To a horizontal continuously stirred tank reactor of the Latinen type having a two bladed, horizontally rotating paddle assembly with slots at diagonally opposite corners hereof is continuously charged, in liquid spray form, styrene monomer through an input port. The fresh monomer charge rate is about 100 pounds/hour and the temperature of the so-charged liquid styrene monomer is about 60 F. Concurrently, after steady state conditions are achieved, there is continuously withdrawn from the reactor through an output port a polymerized melt product at a flow rate of about 154 pounds/hour. The polymerized melt product comprises approximately 65 weight percent polystyrene dissolved in the balance up to 100 weight percent styrene monomer.

The reactor is maintained at about 65 percent volumetric fillage level based on the substantially unexpanded liquid phase at 327 F. and the paddle assembly rotates therein at about 12 RPM. The contents of the reactor are maintained in a substantially homogeneous and substantially isothermal condition. The reactor is jacketed and fluid is circulated in the jacket at desired reactor temperature.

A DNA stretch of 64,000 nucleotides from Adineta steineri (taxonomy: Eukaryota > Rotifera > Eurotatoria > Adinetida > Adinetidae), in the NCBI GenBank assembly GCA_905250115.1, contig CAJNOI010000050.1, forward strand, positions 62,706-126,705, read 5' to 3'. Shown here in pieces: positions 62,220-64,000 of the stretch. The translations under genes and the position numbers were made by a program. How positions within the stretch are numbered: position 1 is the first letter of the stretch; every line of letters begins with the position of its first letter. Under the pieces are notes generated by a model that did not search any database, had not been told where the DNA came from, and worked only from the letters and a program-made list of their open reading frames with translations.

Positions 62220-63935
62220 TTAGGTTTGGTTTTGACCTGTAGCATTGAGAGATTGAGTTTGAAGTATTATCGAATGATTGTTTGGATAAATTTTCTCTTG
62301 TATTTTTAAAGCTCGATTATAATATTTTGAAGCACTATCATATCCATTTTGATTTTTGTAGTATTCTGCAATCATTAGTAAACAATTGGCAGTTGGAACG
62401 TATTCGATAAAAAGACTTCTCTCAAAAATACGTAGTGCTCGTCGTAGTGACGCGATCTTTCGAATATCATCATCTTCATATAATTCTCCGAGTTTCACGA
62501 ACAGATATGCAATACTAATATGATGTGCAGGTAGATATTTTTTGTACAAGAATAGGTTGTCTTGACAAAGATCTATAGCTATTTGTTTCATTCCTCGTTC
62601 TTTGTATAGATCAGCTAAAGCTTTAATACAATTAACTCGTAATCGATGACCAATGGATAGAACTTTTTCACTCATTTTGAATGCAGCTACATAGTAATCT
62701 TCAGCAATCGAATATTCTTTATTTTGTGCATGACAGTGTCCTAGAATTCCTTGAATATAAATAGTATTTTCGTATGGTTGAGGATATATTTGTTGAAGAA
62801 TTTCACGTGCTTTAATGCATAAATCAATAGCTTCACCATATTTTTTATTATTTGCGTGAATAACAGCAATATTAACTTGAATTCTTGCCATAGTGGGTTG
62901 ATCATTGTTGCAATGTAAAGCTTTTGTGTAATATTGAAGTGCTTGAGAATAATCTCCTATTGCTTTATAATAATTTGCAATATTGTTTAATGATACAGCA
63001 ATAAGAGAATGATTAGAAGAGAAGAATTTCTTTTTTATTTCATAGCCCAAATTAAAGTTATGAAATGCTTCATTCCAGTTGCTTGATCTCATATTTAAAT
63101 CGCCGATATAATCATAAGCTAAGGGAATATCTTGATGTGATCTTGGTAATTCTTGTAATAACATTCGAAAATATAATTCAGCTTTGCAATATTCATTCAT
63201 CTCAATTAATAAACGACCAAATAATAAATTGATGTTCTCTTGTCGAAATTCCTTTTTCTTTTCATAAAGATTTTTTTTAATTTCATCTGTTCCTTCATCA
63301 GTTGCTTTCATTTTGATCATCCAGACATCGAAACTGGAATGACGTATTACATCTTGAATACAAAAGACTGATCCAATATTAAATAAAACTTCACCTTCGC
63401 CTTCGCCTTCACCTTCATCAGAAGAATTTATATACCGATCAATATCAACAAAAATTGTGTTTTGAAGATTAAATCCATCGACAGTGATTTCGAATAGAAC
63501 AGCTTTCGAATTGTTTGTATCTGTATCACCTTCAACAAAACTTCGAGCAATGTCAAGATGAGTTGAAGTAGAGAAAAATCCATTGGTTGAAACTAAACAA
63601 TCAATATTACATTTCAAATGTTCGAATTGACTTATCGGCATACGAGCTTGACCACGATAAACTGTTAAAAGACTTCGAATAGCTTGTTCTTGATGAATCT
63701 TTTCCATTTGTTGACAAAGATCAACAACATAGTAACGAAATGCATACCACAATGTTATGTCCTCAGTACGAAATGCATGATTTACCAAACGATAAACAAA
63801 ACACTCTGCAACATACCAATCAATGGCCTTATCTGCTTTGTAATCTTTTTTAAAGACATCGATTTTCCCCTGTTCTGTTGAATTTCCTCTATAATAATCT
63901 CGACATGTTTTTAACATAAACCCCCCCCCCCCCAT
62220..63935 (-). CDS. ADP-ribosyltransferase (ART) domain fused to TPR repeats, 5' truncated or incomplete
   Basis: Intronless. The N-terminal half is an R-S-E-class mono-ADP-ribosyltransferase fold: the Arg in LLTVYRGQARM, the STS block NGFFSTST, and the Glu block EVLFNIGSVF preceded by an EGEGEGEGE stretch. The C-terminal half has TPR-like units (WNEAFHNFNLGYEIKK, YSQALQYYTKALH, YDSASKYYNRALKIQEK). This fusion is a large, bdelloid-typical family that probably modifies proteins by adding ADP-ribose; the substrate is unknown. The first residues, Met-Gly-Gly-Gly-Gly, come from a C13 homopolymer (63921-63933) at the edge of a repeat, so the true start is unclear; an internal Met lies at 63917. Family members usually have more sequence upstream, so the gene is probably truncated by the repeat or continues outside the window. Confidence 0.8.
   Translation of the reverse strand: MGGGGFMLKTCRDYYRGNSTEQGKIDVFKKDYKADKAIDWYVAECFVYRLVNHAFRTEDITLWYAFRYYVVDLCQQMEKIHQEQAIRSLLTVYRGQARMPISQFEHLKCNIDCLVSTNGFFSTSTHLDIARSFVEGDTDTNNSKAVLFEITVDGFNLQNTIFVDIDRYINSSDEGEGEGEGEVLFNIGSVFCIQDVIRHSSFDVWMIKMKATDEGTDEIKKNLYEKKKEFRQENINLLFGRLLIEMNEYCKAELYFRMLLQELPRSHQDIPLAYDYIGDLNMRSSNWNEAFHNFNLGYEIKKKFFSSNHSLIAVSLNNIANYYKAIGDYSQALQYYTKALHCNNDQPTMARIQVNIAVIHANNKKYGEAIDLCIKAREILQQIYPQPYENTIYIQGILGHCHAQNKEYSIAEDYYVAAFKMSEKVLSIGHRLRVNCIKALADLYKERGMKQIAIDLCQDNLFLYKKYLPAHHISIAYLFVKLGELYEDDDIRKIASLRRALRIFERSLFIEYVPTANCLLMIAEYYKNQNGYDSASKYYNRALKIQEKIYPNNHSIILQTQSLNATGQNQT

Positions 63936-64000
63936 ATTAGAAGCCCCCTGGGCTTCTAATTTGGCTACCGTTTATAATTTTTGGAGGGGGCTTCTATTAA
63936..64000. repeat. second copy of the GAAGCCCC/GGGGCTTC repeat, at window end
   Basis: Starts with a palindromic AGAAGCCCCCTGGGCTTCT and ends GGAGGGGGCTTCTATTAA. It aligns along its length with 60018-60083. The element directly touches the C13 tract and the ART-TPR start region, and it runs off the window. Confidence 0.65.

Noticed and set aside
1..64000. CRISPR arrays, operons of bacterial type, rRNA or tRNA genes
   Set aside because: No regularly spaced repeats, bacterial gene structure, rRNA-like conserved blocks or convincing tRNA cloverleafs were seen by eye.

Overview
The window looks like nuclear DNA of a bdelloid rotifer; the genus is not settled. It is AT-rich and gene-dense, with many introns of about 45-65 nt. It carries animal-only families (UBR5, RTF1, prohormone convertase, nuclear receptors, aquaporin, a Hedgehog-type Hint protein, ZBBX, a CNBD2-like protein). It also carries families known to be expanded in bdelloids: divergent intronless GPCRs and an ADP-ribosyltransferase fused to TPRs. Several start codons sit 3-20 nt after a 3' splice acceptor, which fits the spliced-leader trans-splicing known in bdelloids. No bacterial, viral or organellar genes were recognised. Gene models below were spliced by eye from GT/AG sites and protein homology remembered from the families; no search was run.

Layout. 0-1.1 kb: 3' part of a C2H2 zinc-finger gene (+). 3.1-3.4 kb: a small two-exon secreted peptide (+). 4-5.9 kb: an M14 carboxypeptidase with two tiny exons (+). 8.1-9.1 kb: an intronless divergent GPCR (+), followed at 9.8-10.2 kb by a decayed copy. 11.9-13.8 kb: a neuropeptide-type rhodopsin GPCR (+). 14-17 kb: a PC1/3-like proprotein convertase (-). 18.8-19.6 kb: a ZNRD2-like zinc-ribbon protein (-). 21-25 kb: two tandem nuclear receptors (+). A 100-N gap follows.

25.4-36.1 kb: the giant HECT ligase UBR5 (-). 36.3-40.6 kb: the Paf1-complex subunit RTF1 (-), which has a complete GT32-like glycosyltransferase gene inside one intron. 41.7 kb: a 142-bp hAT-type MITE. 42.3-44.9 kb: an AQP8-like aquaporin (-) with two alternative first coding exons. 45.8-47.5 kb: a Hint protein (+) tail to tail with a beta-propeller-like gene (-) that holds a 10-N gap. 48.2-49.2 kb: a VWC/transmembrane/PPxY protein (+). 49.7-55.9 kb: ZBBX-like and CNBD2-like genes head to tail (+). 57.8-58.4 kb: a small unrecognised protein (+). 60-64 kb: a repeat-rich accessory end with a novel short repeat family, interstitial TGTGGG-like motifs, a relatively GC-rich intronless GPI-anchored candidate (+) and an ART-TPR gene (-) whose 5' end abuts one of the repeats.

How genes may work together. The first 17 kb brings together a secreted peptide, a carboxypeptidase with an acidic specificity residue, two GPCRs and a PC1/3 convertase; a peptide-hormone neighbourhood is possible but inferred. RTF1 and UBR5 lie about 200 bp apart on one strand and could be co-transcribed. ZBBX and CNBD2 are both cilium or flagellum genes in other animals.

The reactor is equipped with reflux condenser which is interconnected with the reactor at an input port. Vaporized styrene monomer is removed from the upper vapor phase portion within the reactor and passed into this condenser. The monomer vapor is condensed and sub-cooled to about 60 F. in the reflux condenser and is then returned to the reactor. The rate of monomer vapor removal is adjusted so as to maintain the temperature in the reactor interior at desired reactor temperature (e.g. about 327 F.) and so as to maintain a desired pressure in the reactor (e.g. about 21 psia.).

The mixture of polystyrene and unreacted material withdrawn from the reactor is continuously pumped into a wiped film devolatilizer where all unreacted monomer except for about 1 percent (based on total weight of polymer product) is removed from the polymer. The pressure in this devolatilizer is about 100 mm Hg absolute.

The apparatus and control system used here are similar to those above described in reference to the system of FIG. 1. Excellent control of process variables is obtained. The controls operate to compensate for substantially all process variations (disturbances) and to bring the process to the throughput rate and weight fraction of polymer in the reactor as initially prechosen.